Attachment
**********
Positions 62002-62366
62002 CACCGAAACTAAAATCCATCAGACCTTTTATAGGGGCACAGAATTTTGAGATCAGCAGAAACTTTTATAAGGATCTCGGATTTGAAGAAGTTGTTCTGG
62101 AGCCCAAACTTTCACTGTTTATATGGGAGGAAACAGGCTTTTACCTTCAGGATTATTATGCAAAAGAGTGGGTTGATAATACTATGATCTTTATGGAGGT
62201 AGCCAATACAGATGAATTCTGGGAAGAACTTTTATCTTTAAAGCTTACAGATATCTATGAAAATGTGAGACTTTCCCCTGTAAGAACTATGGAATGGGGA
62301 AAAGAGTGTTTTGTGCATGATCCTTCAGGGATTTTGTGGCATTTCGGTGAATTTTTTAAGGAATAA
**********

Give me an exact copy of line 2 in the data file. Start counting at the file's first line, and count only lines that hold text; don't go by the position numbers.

62002 CACCGAAACTAAAATCCATCAGACCTTTTATAGGGGCACAGAATTTTGAGATCAGCAGAAACTTTTATAAGGATCTCGGATTTGAAGAAGTTGTTCTGG